For the first time is more than fifty years, IU’s Lee Norvelle Theatre and Drama Center hosts Shakespeare’s Hamlet.
The production with its attention to individual characters and performance details clearly owes a lot to director Murray McGibbon. He’s also a key figure in the adaptation of the text. It was very intelligently done, with a lot of attention to making the speeches clear and intelligible without dumbing them down. I’m assuming that McGibbon’s own background led to the panto style staging of the players’ comic version of the murder of Hamlet’s father. The scenic design by Fred Duer is a really neat one with huge dark triangular stair cases that can move smoothly from being foggy battlements to elements in a brightly lighted ball room. Linda Pisano’s costume design looked good on everyone and did a nice job of fitting the characters in a coherent but not particular historical period style. Andrew Hopson’s sound design with the music by Mark Oliveiro was a continual and effective part of the atmospherics of the play.
Josh Hambrock was effective as Hamlet’s usurping Uncle Claudius. In this production he’s more of a politician, a manipulator than a full out bad person. In his general attitude of restraint there seemed to be an almost weariness of evil.
Bethany Barber as Hamlet’s mother Queen Gertrude was dressed a bit sexy for an older woman, but never seemed to connect with her own physicality. Hamlet may have thought that his mother’s motives included lust, but it wasn’t in evidence here. Maybe Hamlet was just angry and grasping for insults. It was interesting to learn that in this heavily guarded castle, the Queen slept with a loaded pistol under her pillow.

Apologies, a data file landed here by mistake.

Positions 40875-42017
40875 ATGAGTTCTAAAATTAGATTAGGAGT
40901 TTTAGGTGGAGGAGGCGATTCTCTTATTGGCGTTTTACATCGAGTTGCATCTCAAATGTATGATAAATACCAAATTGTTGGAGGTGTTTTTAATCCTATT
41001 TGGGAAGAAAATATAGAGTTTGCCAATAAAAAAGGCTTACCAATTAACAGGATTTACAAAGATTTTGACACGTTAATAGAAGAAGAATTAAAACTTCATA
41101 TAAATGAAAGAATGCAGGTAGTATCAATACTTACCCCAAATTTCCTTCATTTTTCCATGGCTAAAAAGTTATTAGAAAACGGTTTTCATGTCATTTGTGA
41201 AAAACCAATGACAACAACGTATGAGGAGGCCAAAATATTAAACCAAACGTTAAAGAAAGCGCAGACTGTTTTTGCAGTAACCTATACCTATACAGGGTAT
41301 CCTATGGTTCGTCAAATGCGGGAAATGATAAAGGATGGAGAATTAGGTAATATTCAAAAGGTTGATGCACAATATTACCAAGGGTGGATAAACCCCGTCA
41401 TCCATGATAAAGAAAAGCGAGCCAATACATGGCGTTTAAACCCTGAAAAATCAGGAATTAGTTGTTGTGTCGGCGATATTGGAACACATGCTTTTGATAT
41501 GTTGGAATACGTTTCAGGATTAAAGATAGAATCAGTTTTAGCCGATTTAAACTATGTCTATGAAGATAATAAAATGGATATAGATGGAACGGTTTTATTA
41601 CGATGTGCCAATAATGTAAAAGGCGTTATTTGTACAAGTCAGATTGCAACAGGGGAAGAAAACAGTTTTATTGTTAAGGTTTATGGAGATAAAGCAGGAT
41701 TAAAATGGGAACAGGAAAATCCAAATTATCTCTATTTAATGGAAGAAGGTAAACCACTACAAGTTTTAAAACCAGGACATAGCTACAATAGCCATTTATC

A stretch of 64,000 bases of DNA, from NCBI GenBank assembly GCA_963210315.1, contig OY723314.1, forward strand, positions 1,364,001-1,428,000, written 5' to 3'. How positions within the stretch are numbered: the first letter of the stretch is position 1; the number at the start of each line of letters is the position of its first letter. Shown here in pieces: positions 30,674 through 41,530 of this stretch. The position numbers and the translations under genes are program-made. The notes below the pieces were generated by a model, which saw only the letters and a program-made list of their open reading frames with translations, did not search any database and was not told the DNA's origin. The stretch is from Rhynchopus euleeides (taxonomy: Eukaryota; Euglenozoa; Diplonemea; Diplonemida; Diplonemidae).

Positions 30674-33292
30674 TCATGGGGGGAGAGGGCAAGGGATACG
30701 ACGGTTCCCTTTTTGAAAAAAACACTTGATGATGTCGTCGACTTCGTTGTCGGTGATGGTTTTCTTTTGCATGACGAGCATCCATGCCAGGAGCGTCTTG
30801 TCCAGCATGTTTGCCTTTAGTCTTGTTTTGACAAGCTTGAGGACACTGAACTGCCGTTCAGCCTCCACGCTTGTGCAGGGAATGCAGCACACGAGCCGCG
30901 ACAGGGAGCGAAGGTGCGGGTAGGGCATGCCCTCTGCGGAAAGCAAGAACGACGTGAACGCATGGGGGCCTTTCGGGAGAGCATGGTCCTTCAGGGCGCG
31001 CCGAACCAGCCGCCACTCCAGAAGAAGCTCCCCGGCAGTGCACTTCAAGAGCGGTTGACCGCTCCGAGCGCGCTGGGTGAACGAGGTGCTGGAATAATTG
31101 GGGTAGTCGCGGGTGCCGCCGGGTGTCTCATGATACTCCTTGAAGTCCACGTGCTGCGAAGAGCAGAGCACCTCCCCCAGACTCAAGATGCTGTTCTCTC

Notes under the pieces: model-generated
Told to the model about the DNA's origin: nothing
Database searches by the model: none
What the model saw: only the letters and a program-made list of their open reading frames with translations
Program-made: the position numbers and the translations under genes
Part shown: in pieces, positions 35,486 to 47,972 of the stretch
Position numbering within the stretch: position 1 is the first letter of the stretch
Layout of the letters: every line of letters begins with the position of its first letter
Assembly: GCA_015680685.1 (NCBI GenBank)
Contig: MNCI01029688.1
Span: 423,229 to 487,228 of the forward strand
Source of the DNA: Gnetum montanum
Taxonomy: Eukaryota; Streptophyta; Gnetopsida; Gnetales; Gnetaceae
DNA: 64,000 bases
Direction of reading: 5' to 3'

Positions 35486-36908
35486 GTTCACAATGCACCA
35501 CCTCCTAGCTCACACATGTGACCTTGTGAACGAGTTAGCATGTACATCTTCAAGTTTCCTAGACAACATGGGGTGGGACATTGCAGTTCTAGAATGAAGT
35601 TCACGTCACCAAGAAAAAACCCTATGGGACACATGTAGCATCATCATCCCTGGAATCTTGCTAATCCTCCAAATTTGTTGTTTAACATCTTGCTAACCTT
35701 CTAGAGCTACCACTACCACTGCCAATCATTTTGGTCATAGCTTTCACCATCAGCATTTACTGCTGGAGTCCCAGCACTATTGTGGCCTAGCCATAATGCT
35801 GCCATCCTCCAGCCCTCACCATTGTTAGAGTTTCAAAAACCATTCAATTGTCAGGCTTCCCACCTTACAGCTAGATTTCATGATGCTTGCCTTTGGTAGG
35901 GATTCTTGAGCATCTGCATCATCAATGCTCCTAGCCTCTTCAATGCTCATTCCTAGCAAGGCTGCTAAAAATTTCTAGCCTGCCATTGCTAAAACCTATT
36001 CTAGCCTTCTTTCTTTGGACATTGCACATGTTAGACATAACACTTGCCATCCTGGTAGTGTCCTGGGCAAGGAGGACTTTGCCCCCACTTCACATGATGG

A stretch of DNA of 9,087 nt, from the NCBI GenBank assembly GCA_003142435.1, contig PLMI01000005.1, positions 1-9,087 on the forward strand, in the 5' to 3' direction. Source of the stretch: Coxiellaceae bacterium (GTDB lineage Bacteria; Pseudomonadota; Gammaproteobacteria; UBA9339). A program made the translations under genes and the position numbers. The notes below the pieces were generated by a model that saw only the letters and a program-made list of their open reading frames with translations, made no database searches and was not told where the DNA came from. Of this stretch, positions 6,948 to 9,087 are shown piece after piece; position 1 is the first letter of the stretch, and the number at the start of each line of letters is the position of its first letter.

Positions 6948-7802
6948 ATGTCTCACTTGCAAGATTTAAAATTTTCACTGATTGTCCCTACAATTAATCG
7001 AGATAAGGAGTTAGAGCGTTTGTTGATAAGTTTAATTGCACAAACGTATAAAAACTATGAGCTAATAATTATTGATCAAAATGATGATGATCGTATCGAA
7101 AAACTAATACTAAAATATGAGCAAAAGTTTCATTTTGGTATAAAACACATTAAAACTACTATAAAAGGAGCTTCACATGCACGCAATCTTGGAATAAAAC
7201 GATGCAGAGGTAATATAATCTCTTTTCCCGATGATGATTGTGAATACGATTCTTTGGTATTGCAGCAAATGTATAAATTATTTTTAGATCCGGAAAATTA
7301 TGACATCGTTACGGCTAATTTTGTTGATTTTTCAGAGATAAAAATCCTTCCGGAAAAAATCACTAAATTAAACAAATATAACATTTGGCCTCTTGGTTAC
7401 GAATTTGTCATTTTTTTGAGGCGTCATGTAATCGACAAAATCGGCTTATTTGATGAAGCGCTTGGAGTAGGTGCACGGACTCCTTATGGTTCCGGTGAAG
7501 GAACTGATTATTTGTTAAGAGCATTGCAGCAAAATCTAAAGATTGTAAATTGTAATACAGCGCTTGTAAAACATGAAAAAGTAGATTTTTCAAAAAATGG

Justine Salata was charming as the innocent Ophelia, but in a show that benefits from heavy cutting, halving her mad scene would have been a good idea. With her wild hair and disheveled dress, the audience got it pretty quickly and after that it was just repetition.
Neal Utterback had some delightful moments as the silly counselor Polonius, but some one needs to tell him that stage actors have to yell and that his signature of awkwardly crooked fingers could be effectively kept in his pocket about three fourths of the time. I did think that the little visual pun at his death, curtains for Polonius, was a neat piece of staging.
Hamlet’s school friends, Rosencrantz and Guildenstern Ryan Dooley and Mark Banik, dressed in matching knee socks and sort of school uniforms, were played half the time as buffoons and the other half of the time as reasonable young friends and foils for Hamlet. Both sort of ok.
Hamlet, Shakespeare’s most complex ditherer is Harper Jones’ MFA role. It was a solid and varied performance across a long and varied evening. There was a good job on the oft remembered speeches, which were frequently staged directly to the audience. Jones had a nice touch of manly bonhomie in his initial relations with Rosencrantz and Guildenstern, with the players and most of all with Horatio. He was most attractive in the antic moments of Hamlet. Jones has a handsome body, but I did keep wishing that he’d put on his shirt for the tumultuous scene in his mother’s bed room.
Horatio, Hamlet’s friend was played by Graham Sheldon. It’s hard to figure this, but he’s the center of this production. Horatio is the one who comes to tell Hamlet of the ghost’s appearance. He’s around for many of the crucial scenes and he’s the person who takes Hamlet’s final speech and does the valedictory. Graham Sheldon with a certain calm strength, just really did a terrific job here. His performance and really those of everyone in the big cast are ones in which the actors can think back on, savor and take pride.
“Hamlet” in the Ruth N. Halls Theatre continues with evening performances through Friday. On Saturday there is a two o’clock matinee and an evening performance.